Descriptive names have an added benefit that I’ll explain right after this message from our sponsor.

When you’re designing software, one guideline that will help you keep your design understandable is to limit the scope of what a class or method does.

If you’re having trouble coming up with a method name and the best you can think of is performWork, then maybe that’s because the method is trying to do too much. This is not always the case and I’ll get to that in just a moment. But it’s a clue that if you’re thinking about something as just a mass of work, then it could probably be divided into smaller and more descriptive methods.

Methods that comment themselves.

And if you do try to use descriptive names and find yourself with a method called readDataAndCalculateAverageCheckWinningMove, then it should be obvious that method is trying to do too much.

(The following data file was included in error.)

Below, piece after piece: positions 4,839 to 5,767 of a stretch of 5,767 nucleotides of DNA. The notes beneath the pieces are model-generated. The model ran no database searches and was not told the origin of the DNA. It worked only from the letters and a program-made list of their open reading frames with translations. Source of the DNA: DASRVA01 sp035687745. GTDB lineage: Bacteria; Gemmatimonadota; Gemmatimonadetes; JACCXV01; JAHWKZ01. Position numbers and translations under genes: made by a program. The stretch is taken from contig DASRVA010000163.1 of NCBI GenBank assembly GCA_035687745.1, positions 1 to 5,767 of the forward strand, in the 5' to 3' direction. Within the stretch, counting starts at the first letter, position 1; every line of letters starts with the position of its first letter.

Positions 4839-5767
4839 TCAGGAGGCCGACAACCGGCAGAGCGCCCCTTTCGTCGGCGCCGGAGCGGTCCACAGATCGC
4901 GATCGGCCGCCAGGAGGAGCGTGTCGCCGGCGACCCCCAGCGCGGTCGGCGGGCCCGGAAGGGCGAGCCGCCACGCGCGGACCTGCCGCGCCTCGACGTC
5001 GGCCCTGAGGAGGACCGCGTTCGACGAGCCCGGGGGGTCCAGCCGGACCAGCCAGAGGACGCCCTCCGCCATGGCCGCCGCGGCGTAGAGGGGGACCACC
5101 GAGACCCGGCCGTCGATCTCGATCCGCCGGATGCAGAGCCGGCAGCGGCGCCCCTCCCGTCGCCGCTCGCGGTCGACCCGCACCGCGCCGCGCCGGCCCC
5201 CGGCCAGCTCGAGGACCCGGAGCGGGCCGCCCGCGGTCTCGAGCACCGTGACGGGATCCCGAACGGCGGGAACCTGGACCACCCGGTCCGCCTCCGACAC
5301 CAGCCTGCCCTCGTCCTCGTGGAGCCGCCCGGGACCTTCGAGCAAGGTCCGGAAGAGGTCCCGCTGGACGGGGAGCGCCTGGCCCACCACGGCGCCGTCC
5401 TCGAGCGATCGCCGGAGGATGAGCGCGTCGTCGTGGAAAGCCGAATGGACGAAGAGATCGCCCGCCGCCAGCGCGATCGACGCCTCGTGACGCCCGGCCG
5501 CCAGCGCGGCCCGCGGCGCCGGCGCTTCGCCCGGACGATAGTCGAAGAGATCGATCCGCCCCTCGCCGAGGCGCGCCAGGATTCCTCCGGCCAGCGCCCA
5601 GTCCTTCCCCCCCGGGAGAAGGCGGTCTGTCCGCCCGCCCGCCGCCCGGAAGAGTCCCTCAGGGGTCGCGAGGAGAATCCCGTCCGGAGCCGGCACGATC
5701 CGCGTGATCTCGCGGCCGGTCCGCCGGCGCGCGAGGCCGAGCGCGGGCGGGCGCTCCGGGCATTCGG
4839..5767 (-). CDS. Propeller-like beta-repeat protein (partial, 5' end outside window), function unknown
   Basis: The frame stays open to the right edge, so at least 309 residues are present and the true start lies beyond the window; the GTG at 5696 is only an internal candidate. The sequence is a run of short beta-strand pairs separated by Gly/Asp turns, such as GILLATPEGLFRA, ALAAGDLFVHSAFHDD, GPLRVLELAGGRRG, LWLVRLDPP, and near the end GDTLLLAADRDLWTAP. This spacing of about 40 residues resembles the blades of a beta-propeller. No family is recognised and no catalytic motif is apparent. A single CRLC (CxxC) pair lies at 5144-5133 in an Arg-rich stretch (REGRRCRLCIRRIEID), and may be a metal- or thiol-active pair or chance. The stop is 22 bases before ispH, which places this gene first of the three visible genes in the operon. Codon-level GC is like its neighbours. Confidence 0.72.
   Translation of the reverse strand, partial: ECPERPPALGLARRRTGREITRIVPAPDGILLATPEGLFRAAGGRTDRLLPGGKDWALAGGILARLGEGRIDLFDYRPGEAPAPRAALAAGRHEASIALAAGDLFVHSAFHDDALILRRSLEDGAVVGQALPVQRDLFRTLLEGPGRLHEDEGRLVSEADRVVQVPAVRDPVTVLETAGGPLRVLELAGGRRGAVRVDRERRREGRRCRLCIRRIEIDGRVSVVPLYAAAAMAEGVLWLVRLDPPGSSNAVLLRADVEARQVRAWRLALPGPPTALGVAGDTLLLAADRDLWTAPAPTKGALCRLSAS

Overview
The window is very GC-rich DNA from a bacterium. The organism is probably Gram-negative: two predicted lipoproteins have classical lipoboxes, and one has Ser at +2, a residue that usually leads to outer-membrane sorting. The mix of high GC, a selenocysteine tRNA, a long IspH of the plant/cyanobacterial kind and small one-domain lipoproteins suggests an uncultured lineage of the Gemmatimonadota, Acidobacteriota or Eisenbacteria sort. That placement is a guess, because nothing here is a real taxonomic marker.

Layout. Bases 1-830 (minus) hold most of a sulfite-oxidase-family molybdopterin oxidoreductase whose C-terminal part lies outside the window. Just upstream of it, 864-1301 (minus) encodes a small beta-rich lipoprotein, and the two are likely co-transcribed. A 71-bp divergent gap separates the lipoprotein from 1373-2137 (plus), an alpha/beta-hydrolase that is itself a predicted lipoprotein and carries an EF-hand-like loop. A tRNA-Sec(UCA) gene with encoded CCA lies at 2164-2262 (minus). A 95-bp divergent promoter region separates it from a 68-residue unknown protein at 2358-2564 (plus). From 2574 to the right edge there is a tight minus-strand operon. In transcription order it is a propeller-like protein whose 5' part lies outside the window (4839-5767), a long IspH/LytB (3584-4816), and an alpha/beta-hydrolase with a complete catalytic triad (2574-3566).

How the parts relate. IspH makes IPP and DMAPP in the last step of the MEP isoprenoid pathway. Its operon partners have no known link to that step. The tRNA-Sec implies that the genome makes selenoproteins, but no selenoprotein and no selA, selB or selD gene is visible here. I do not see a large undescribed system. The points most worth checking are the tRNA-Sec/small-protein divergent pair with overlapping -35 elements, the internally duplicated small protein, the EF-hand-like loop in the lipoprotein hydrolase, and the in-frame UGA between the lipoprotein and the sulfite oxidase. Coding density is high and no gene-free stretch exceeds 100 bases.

But what about main? Doesn’t everything eventually have to fit inside the main method? Yes, it does. But that doesn’t mean that method has to do everything itself.

If you’re building a game, then create an instance of your game object and call a method to play the game. If you want to get fancy, then the main method might also prompt the user to play again. But that’s about it.

Maybe you’re not building a game. Maybe you’re building a utility app or a paint-by-numbers coloring app. It doesn’t matter. Keep your entry method small by transferring control to some other code that is more focused.

Now, one place where you might run into problems is when working with base classes, or composite structures, or anything really that names methods to be implemented later by other code. The structure might already be determined for you leaving little room to refactor into more focused classes and methods.

Sometimes the right answer is to go back to the existing code and make changes there. You might be trying to use that code for things that the original developers never thought about or intended. Or maybe some new design has become popular that didn’t exist before.